Double Victory: Minorities and Women During World War II
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Norway, Navy

The Norwegian navy of 1940 was largely an antiquated collection of obsolete warships and fishery protection ships. Norway had not fought since the Napoleonic Wars, and in 1933 the defense budget was the smallest in recent history. It grew in the late 1930s as world tensions increased, but the modest naval construction program was undertaken too late.

In 1940, the Norwegian navy consisted of two armored coast defense ships launched in 1900 and forming the Panserskipsdivisjon (armored ship division). Two other older coast defense ships lay disarmed at Horten, a naval base outside of Oslo. The first two would be sunk at Narvik in 1940, and the latter two would be captured by the Germans and rearmed as antiaircraft guardships. In terms of modern ships, Norway had a minelayer and four 600-ton torpedo boats. Several destroyers and torpedo boats were under construction at the time of the German attack. The remainder of the fleet consisted of 4 destroyers and 11 torpedo boats, all built before 1920; 9 submarines, and miscellaneous warships, one of which dated from 1858!

Commander of the navy Rear Admiral H. E. Diesen was viewed as a political admiral. The officer corps had been gutted in the early 1930s as a consequence of budgetary constraints, and a substantial element within it supported Vidkun Quisling's Norwegian Nazi Party. However, most officers rallied to king and country when Germany invaded.

The dramatic event for the Norwegian navy in the war was the German invasion of Norway in April 1940. It was a surprise on two levels. It was a strategic surprise, as Norwegian leaders were more concerned by an invasion or limited naval action by the Allies, primarily the British navy. They did not foresee an attack from the smaller Germany, which would not have command of the seas. The Germans also achieved surprise at the operational level, although a steady stream of warnings of German warships and troopships moving north arrived in the hours before the attack.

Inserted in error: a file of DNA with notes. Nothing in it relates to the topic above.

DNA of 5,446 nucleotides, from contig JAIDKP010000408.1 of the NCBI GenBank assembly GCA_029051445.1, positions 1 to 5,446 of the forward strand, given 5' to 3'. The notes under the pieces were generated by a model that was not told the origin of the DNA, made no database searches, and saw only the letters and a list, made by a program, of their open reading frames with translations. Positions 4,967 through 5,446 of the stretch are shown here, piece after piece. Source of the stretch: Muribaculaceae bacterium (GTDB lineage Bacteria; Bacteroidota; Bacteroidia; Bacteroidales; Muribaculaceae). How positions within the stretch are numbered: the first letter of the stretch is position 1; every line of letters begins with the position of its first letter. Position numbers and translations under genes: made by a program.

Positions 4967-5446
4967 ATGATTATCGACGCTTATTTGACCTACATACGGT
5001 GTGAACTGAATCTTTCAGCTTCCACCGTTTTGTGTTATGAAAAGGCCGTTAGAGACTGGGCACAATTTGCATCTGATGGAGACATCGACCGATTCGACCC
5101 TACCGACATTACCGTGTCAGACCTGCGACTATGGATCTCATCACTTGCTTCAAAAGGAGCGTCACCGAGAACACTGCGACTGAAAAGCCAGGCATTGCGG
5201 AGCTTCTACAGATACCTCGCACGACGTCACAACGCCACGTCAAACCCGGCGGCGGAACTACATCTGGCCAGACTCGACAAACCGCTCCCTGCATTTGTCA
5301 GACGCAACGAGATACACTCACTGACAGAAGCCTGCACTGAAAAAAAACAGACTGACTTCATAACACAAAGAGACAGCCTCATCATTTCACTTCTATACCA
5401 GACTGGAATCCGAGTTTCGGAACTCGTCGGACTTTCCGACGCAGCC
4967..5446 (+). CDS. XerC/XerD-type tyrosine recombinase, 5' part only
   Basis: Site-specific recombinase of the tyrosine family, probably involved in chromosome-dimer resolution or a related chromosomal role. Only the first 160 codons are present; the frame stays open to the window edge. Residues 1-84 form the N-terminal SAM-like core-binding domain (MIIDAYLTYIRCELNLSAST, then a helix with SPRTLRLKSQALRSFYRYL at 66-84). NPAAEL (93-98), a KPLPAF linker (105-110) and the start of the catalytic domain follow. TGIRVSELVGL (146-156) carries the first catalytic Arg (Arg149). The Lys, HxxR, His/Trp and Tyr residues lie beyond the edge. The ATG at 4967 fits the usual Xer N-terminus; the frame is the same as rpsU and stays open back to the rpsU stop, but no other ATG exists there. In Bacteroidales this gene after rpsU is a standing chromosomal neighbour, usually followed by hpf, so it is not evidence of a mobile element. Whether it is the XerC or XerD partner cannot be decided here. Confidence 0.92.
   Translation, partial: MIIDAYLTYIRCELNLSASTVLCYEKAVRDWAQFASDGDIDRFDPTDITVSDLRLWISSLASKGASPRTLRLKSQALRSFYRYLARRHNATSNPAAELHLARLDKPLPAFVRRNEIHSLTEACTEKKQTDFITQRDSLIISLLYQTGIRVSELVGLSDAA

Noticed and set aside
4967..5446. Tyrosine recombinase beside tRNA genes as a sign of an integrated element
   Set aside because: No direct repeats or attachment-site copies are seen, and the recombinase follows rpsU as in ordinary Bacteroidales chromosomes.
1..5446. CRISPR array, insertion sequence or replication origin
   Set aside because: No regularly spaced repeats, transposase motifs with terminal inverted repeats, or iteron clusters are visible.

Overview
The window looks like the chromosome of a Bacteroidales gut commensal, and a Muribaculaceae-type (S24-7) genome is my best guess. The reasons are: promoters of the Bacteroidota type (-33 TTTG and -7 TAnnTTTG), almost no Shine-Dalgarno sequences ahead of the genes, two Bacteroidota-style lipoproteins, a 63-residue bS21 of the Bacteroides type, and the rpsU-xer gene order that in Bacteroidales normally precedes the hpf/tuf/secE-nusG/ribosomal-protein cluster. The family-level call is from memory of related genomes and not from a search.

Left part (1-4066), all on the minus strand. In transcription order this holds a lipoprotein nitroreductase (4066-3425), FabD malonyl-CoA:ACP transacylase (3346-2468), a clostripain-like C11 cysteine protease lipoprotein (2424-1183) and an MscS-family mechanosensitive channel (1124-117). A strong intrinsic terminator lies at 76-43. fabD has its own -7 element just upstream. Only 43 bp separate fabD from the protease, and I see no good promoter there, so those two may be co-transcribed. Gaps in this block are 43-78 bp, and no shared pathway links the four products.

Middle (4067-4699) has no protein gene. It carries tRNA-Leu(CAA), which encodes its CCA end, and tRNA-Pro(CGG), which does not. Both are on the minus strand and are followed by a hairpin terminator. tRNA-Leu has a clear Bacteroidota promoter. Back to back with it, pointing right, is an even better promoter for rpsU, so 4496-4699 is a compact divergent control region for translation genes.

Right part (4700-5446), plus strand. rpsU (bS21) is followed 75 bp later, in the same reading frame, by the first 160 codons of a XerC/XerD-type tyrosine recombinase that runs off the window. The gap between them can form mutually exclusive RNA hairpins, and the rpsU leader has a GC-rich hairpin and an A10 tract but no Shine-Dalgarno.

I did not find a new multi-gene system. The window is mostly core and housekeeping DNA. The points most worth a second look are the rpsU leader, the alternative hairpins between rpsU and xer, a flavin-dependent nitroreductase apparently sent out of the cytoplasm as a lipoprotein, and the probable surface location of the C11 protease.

After two months of fighting, 13 warships of the Norwegian navy and about 500 officers and sailors reached British ports. Only one of these ships was modern. The remaining Norwegian naval vessels were either sunk or incorporated into the German navy. The Norwegian navy used its older warships for training and patrol and minesweeping operations, and the Norwegian government-in-exile added to these ships more than 50 whaling ships that had been operating in the polar regions when Norway had been invaded. These 300- to 500-ton ships saw British and Norwegian service as minesweepers and in clandestine operations. More than 200 of the latter operations occurred in Norwegian waters as part of the "Shetland Bus."

During the war, the Norwegian navy secured under Lend-Lease 5 U.S. World War I–era destroyers and 7 British-built destroyers. It obtained an additional 3 submarines, 7 corvettes, 3 submarine chasers, and 1 patrol craft, together with 29 motor torpedo and motor launches that saw much action in the Channel and in Norwegian coastal waters.

Norwegian navy ships participated in the Battle of the Atlantic, helped protect the convoys to Murmansk, and took part in Operations torch and overlord. Of major combatants, Norway lost in battle 1 submarine while attempting to land agents in Norway, as well as 2 destroyers and 3 corvettes in the Atlantic. The Norwegian navy also operated a modest naval air arm from Scotland for patrols in the Norwegian and North Seas.

Norway's greatest contribution at sea during the war was its merchant marine. The fourth largest in the world, it amounted to more than 1,000 ships totaling more than 4.8 million tons. These supplied valuable revenue to the government-in-exile in London, but over 500 ships were lost in the course of the war. By 1945, Norway emerged with an effective and sizeable navy ready to help lead the way into collective military action under the banner of the North Atlantic Treaty Organization.

Jack Greene

Further Reading
Moulton, J. L. The Norwegian Campaign of 1940: A Study of Warfare in Three Dimensions. London: Eyre and Spottiswoode, 1966.; Salmon, Patrick, ed. Britain and Norway in the Second World War. London: Her Majesty's Stationery Office, 1995.

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